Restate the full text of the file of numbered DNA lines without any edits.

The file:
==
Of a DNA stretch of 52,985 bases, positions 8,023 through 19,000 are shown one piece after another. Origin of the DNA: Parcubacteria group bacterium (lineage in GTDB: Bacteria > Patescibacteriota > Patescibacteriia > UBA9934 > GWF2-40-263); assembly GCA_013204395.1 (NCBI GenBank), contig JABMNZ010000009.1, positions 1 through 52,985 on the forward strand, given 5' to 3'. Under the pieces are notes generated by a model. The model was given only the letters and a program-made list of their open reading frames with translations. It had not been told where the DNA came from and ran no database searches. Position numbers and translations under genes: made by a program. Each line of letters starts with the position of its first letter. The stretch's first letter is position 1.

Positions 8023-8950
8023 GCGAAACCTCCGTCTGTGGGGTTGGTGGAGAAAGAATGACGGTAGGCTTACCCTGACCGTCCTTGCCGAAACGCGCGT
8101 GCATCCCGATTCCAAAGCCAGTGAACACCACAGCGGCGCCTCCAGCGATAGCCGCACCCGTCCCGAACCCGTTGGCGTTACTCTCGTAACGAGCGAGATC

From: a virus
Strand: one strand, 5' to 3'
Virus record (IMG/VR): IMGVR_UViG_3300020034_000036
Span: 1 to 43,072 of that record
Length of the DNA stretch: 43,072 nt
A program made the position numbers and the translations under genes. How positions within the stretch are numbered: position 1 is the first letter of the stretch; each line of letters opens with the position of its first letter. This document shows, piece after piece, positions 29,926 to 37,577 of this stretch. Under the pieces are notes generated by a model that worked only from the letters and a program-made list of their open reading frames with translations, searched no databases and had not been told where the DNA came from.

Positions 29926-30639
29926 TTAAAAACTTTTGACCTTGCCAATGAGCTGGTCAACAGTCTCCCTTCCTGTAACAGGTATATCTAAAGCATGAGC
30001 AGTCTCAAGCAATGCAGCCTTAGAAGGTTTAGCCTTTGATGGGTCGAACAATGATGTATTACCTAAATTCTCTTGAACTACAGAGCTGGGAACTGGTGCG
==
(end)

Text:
Of a DNA stretch of 52,985 bases, positions 8,023 through 19,000 are shown one piece after another. Origin of the DNA: Parcubacteria group bacterium (lineage in GTDB: Bacteria > Patescibacteriota > Patescibacteriia > UBA9934 > GWF2-40-263); assembly GCA_013204395.1 (NCBI GenBank), contig JABMNZ010000009.1, positions 1 through 52,985 on the forward strand, given 5' to 3'. Under the pieces are notes generated by a model. The model was given only the letters and a program-made list of their open reading frames with translations. It had not been told where the DNA came from and ran no database searches. Position numbers and translations under genes: made by a program. Each line of letters starts with the position of its first letter. The stretch's first letter is position 1.

Positions 8023-8950
8023 GCGAAACCTCCGTCTGTGGGGTTGGTGGAGAAAGAATGACGGTAGGCTTACCCTGACCGTCCTTGCCGAAACGCGCGT
8101 GCATCCCGATTCCAAAGCCAGTGAACACCACAGCGGCGCCTCCAGCGATAGCCGCACCCGTCCCGAACCCGTTGGCGTTACTCTCGTAACGAGCGAGATC

From: a virus
Strand: one strand, 5' to 3'
Virus record (IMG/VR): IMGVR_UViG_3300020034_000036
Span: 1 to 43,072 of that record
Length of the DNA stretch: 43,072 nt
A program made the position numbers and the translations under genes. How positions within the stretch are numbered: position 1 is the first letter of the stretch; each line of letters opens with the position of its first letter. This document shows, piece after piece, positions 29,926 to 37,577 of this stretch. Under the pieces are notes generated by a model that worked only from the letters and a program-made list of their open reading frames with translations, searched no databases and had not been told where the DNA came from.

Positions 29926-30639
29926 TTAAAAACTTTTGACCTTGCCAATGAGCTGGTCAACAGTCTCCCTTCCTGTAACAGGTATATCTAAAGCATGAGC
30001 AGTCTCAAGCAATGCAGCCTTAGAAGGTTTAGCCTTTGATGGGTCGAACAATGATGTATTACCTAAATTCTCTTGAACTACAGAGCTGGGAACTGGTGCG